A sharing economy (a.k.a. collaborative consumption or access-based consumption) involves taking under-utilized, existing assets and making them accessible to a community where multiple individuals have access. This leads to reduced need for ownership, with users coordinating the acquisition and distribution of resources for a fee or other compensation.
Examples include Zipcar for vehicles, Makerspace for tools, VRBO & Airbnb for real estate, and book-swapping clubs.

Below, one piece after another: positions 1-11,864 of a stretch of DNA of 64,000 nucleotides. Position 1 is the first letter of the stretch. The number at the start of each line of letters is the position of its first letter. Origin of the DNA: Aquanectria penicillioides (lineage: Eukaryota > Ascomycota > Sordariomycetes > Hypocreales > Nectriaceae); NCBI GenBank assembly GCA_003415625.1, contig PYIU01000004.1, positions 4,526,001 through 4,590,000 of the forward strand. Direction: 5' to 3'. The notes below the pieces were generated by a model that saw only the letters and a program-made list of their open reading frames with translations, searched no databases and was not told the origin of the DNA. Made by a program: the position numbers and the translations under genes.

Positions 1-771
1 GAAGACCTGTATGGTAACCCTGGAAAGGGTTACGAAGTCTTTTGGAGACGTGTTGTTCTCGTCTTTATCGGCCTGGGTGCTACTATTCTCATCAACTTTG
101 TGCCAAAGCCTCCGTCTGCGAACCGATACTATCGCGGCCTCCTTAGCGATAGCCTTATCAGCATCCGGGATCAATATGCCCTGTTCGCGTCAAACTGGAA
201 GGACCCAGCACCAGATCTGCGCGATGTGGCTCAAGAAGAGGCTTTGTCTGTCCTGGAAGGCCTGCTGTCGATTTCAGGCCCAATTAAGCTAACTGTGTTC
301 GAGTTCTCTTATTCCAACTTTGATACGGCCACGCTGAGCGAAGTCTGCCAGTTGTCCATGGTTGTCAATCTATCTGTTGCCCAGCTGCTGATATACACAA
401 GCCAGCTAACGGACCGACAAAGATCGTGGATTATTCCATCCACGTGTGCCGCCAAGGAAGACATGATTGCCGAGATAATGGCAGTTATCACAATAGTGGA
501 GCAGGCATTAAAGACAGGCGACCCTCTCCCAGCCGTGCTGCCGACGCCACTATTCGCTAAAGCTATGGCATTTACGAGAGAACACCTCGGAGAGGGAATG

The “sharing economy” has roots back to at least the 1800s when signs in residential windows read “Room(s) to let,” and earlier still with “libraries in antiquity.” It has come into popularity again with the advent of online, technology-driven sharing applications.
- Based on: Belk, Russell (2014), You are what you can access: sharing and collaborative consumption online, Journal of Business Research, 67 No. 8, Aug.), 1595-1600.
- Modified by Common Language in Marketing Project, 2020.